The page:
Why wasn’t more made of his comment that a hood pass is basically a nigger pass? First, I want to say that I don’t think he was calling Blacks niggers. I believe that he was insinuating that he didn’t understand how he could get a hood pass when he’s never experienced some of the hardships that so many Blacks have. Moving on… I, for one, don’t equivocate hood to black, and I think it’s safe to say that despite the proper definition, when most of us hear the word “nigger” we immediately think of ignorant Black people, which would explain the outrage among Black people. I think hood has to do more with an urban upbringing and attitude. Black people aren’t the only ones that grow up in urban areas, use urban dialect, and carry themselves in an urban way. I have White, Hispanic, European, and Asian friends that I consider hood, or urban. Not because I feel they’re “acting black” but because of their mannerisms, the way they dress, and some of the things that they’re interested in. When Mayer stated, “I can’t really have a hood pass. I’ve never walked into a restaurant, asked for a table and been told, ‘We’re full.’”, I had to think of my experiences in various restaurants in which I felt I was wrongly treated. I’ve never seen empty tables and been told that there was no seating available because I’m Black. To be honest, I’ve been kicked out of (and banned from several) establishments when I was with White friends, and that was because we were unruly, and abused our rights as patrons. I’m not saying that this doesn’t happen to Blacks; being told a blatant lie. However, it’s not the “typical Black experience”, regardless of what some Blacks may say.

Black women, did you even notice that Mayer spoke about a stereotype of White women that, unfortunately, many Black people share with him? “And Kerry Washington. She’s superhot, and she’s also white-girl crazy. Kerry Washington would break your heart like a white girl. Just all of a sudden she’d be like, “Yeah, I sucked his dick. Whatever.” And you’d be like, “What? We weren’t talking about that.” During my first year of college, I had a White girlfriend. I didn’t catch flack from anyone but Black people for it (even though I’m sure there were a few White people who weren’t too fond of our relationship). Some of my Black friends would tell me things  like “Man, you better not do her wrong. White chicks are crazy.” or “There’s something wrong with White girls in the head”. For the life of me, I couldn’t figure out what they were talking about. Sure, she was a little crazy. But I also was with a Black, English, and Greek girl who I would’ve suggested some sort of counseling to. Ask enough Black people about their opinions of White women, however, and you’re pretty likely to hear something like what Mayer and my “friends” said: White women are a different kind of crazy. I’m not for stereotypes of anyone. I don’t think they’re funny, and I think it’s wrong that Blacks tend to ignore stereotypes about people besides themselves. It seemed that some Black women were so consumed by the fact that John Mayer isn’t attracted to them (kind of a contradiction when he started naming Black women that he found attractive, like Hillary Banks from “Fresh Prince of Bel-Air”) that they didn’t even realize that he put down White women, who share some of the same struggles in society that they do. I won’t even write about my love of Kerry Washington, and the fact that I lost a little bit of respect for Mayer because he dissed her.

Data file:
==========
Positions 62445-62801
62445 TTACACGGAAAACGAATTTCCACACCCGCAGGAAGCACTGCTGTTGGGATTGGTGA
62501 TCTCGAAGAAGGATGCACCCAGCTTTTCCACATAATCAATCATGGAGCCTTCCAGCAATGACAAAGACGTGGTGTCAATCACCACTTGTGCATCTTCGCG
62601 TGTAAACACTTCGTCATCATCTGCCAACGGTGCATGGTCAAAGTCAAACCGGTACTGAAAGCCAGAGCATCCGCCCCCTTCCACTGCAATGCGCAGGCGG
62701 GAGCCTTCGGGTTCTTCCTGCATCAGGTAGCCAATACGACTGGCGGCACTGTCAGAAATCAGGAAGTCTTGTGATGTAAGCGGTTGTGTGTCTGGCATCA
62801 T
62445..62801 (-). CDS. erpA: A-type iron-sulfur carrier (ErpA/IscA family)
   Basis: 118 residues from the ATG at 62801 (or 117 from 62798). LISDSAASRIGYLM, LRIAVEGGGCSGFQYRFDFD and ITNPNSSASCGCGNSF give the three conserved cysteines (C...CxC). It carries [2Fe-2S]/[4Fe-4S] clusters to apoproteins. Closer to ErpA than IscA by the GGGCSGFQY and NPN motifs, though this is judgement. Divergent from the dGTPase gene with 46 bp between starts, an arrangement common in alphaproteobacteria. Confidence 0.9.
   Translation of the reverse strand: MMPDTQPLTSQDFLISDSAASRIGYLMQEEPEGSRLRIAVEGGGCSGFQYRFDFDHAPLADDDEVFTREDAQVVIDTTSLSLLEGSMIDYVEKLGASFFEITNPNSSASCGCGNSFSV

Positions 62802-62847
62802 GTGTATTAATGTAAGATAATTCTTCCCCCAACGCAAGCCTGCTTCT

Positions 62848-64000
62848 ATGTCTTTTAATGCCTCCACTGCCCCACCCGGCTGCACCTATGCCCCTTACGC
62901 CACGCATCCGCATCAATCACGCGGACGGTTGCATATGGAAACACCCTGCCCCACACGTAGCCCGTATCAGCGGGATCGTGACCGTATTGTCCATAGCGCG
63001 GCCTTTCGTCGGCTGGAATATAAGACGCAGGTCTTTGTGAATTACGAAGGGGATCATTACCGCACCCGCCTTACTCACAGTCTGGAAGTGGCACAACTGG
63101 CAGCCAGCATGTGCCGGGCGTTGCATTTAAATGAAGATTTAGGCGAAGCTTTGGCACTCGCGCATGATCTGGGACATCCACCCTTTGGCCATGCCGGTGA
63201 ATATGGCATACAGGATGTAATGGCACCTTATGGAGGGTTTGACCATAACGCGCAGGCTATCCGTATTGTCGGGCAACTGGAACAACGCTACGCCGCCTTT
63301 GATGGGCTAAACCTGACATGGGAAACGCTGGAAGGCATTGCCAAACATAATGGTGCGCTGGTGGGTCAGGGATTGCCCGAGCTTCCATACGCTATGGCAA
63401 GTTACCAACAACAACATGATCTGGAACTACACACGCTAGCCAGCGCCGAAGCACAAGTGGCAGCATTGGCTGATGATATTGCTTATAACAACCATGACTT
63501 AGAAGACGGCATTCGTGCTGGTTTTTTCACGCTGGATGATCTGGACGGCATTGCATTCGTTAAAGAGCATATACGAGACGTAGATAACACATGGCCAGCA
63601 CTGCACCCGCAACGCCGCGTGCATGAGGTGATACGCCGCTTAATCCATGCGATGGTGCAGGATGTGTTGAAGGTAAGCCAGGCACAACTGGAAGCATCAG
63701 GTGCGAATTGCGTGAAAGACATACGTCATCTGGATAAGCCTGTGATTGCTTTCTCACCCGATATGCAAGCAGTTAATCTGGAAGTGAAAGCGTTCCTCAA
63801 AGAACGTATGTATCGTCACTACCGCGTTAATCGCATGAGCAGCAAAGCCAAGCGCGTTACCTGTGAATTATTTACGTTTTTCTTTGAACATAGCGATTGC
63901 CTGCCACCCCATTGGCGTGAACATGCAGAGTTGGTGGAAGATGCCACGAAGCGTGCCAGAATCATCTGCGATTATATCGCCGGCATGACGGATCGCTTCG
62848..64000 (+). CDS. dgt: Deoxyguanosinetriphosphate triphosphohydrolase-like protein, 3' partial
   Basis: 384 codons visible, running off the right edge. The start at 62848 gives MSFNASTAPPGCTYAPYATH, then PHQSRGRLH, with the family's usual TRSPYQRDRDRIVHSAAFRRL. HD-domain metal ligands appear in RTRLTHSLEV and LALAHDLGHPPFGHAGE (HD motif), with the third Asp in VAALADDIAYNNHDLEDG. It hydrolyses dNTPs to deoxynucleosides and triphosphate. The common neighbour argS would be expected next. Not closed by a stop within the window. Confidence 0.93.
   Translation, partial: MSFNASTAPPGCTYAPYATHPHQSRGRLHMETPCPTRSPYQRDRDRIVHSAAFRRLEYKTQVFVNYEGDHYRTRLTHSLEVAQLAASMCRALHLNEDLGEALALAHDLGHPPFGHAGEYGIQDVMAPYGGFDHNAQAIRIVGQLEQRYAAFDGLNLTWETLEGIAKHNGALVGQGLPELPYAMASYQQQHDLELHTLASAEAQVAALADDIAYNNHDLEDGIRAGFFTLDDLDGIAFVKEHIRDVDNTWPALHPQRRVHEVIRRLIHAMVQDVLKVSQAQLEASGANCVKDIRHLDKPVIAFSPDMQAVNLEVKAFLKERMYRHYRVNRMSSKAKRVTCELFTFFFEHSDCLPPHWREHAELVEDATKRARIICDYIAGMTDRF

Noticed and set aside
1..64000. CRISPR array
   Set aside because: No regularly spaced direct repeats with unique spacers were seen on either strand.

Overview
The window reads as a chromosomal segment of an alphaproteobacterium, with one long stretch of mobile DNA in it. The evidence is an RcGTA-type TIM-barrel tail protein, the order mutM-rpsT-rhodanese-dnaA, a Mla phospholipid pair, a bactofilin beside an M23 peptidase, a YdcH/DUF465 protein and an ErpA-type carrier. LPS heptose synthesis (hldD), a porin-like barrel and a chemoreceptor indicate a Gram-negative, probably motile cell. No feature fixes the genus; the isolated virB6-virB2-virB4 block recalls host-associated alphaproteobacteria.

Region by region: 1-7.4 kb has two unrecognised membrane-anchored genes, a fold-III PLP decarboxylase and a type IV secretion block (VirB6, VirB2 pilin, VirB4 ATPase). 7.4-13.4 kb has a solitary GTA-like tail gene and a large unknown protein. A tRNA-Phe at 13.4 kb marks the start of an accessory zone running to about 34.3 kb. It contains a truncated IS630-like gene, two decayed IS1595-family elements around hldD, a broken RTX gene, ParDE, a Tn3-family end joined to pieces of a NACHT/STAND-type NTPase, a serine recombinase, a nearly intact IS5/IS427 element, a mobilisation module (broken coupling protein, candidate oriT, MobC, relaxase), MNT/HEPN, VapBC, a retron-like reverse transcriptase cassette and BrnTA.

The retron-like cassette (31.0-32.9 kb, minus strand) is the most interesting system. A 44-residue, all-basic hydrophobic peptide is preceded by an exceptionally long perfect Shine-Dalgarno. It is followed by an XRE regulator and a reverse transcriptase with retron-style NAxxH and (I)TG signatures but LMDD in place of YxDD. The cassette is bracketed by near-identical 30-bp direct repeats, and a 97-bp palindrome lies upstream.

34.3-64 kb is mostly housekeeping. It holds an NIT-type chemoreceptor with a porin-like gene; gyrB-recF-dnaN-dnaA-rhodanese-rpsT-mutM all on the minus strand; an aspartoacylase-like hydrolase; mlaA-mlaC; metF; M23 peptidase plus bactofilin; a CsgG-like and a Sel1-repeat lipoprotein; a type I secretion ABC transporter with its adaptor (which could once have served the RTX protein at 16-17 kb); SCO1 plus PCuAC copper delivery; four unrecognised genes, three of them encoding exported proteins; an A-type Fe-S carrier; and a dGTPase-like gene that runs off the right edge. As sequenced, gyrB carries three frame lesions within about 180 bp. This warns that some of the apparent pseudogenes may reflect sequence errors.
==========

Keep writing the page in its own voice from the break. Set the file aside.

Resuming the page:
I find it very alarming that on various social networking sites and blogs, Blacks were in an uproar about Mayer’s interview. Where the hell was all of this disgust when R. Kelly was on trial for not only urinating on, but having sex with an underage girl? Why were there so many outside of the courtroom with “Free Robert” and “R. Kelly Is Innocent” signs? If that girl in the tape (regardless of whether it was consensual or not) were your sister, cousin, niece, or daughter, would you still have rallied behind him? The fact that a Black man degraded a young Black woman should’ve made him more enemies, but it seems that he gained even more fan support because of the case. I hear from people who say they’re sad that Lil’ Wayne will be sent to prison. Praying for TI, Gucci Mane, and Lil’ Boosie’s safety. People tweeting that they hope Waka Flocka gets better after being shot, but not taking the time to acknowledge the death and destruction in Haiti. Worried about the beef between Beanie Sigel and Jay-Z (which I don’t buy for one second), but seemingly oblivious to the fact that the US is at war in Iraq and Afghanistan, losing brave soldiers everyday. That saddens me way more than Mayer’s interview with…wait for it…Playboy. I doubt that if Newsweek or TIME were interviewing Mayer, he would’ve answered those questions in that way. And if you’re remotely familiar with Mayer the man and not the musician, you’d know that most of what he does and says is for shock value. That doesn’t excuse his stupidity and ignorance, but this isn’t the first time that he’s put his foot in his mouth.